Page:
when people find out you’re an artist

you hear people talk a lot about figuring out how to use their art to “glorify god”.  and i have people constantly looking at me with disappointment when i tell them i don’t want to be a full-time “professional” artist.  as in i don’t want to support myself (monetarily) on my paintings/drawings.  usually this is followed by something like, “but god gave you that talent for a reason.  you should use it!”  i then try to explain that i still make art – how could i possibly stop?  i just don’t want to turn it into a business.  i don’t think it needs to make money to glorify god.  and where did we get that crazy idea anyway?

today i was riding in a car with a dear friend and talented photographer on our way from iowa to illinois for a wedding.  she played a song for me by a.a.bondy called “killed myself when i was young”.  it has this incredible driving snare drum and every line is repeated twice before moving on to the next.  it’s an incredible song – i wish i could find a recorded copy on line with the drums, but this is at least something.

we were talking about how it sounds like a song a mutual friend would have written.  and my train of thought started picking up steam:  i wish i could write lyrics like that…music has incredible power, though, and those words wouldn’t have half the power without the music driving them….i wish i could write music to go behind my words….it’s too bad i can’t use that medium as another tool…what if a friend took my words and put them to music? even if i was the only one who ever heard the song….around a campfire or something…i would love that sort of collaboration….i love collaborative art – whatever the medium….what is it about collaboration i love so much?

i don’t know about your thoughts, but my thoughts aren’t easily categorized or drawn out or written out.  the complexity of thoughts is one of the reasons i don’t feel like one medium can describe them.  i think in words and graphite and paint and wood and metal – all at the same time.  but my favorite has become art collaboration – art made between more than one person.  especially collaboration that doesn’t stay within a single medium.  no limits boxing in thoughts.

a friend and i began a conversation in writing several months ago.  that conversation continued, but it has now become a conversation in wood, paint, graphite, shells, locks, cogs, music, words, and whoeverelseknowswhat.  it seems more full than most conversations i have in a given day because the discussion has no limits boxing in our thoughts.  it’s a conversation that is helping me understand the world better, people better, god better.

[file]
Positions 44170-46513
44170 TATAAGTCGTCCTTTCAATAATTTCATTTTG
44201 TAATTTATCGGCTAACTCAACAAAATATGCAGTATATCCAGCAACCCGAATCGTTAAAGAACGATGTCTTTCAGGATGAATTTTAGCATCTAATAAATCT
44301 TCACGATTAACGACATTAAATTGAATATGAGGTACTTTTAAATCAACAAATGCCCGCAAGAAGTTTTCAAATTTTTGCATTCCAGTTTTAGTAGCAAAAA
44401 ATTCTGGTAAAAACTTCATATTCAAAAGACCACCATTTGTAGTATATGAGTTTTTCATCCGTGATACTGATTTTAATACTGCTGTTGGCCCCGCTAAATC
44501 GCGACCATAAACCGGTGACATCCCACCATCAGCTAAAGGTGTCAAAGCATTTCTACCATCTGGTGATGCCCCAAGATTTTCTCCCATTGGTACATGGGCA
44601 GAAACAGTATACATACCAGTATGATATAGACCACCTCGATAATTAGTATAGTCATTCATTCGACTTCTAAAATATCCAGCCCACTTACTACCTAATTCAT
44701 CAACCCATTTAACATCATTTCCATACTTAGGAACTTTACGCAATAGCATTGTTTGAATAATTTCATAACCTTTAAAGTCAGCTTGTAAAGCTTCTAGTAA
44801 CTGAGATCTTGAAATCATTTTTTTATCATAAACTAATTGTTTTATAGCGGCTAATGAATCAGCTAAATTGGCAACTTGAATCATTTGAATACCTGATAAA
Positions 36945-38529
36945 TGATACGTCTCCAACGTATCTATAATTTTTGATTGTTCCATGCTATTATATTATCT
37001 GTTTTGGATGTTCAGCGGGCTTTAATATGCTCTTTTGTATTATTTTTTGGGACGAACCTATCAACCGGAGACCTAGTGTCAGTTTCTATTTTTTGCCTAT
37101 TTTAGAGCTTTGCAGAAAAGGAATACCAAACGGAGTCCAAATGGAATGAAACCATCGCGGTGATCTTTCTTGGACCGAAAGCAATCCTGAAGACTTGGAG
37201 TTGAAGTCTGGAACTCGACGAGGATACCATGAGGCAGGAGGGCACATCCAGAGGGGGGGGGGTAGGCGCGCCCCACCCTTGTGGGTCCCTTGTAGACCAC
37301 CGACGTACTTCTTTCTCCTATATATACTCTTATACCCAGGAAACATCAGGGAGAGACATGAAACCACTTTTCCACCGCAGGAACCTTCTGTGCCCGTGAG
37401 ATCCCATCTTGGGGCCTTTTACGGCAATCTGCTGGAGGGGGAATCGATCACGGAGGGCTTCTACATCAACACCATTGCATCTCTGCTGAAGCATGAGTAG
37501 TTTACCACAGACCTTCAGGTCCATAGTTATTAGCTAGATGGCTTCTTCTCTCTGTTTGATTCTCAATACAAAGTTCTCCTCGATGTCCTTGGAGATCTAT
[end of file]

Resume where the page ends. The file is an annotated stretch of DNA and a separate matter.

and that’s when the lights started blinking in the back portion of my brain:  worship – another ongoing conversation in my life and in my head these days.  i think worship often takes the form of one of the arts.  maybe there’s a reason for that.  [i heard once that when we’re told we were “made in the image of god” a big part of that is that we’re created and creative beings]  when our hearts are overwhelmed with gratitude it flows out in the form of one art or another.  i think that glorfies god even if it sits in your closet, but i don’t think it was meant to sit in your closet.  i also don’t think it was meant to hang in a gallery waiting for someone to spend thousands of dollars on it to decorate a “home” that’s made of paper and glue.  [at least that’s not what i want my art to do…]  maybe art glorifies god best when it strengthens community.  after all, christ was big on community – on sharing resources, needs, woes, joys, meals, lives.

i’ve heard people talk about how individual worship’s great and personal and wonderful, but that we must not forget the importance of communal worship.  often when they say this they’re referring to the 3 songs before the sermon on sunday morning when everyone stands somewhat awkwardly and sings a song someone else wrote and they probably can’t recall the lyrics afterwards because they’ve sung it so many times their heart goes on autopilot as their lips form the words.  yes, that’s a pessimistic view.  (i’m working on that.)  and yes, i know some people can genuinely worship during this time.  (i’ve just never been able to.)

but back to the point:  collaborative art as communal worship.  i’m not saying collaborative arts are the only way to communally worship our creator, but i’m definitely saying i love the realization that that’s what it is:  allowing what might just be our most god-like characteristic to meld and join and sharpen one another in community.  my heart warms just thinking about how much joy that brings our creator.

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2 Responses to “when people find out you’re an artist”


  1. 1 DubHow June 17, 2009 at 12:01 pm

    Couldn’t agree more. Great stuff Calais. Keep on the journey you are on… it’s a beautiful one.


  1. 1 missio dei (updated. again.) « out on a walk Trackback on June 22, 2009 at 9:38 pm

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lenticular?

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Keep me away from the wisdom which does not cry, the philosophy which does not laugh and the greatness which does not bow before children.
-Kahlil Gibran

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